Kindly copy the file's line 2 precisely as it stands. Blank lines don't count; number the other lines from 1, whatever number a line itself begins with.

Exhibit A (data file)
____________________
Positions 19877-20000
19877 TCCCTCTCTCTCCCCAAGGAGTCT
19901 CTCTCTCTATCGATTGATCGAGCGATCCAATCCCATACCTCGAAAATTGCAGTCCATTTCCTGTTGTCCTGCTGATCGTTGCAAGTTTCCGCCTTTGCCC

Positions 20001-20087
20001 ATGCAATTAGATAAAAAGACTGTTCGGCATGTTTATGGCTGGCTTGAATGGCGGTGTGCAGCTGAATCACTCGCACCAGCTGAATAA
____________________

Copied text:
19877 TCCCTCTCTCTCCCCAAGGAGTCT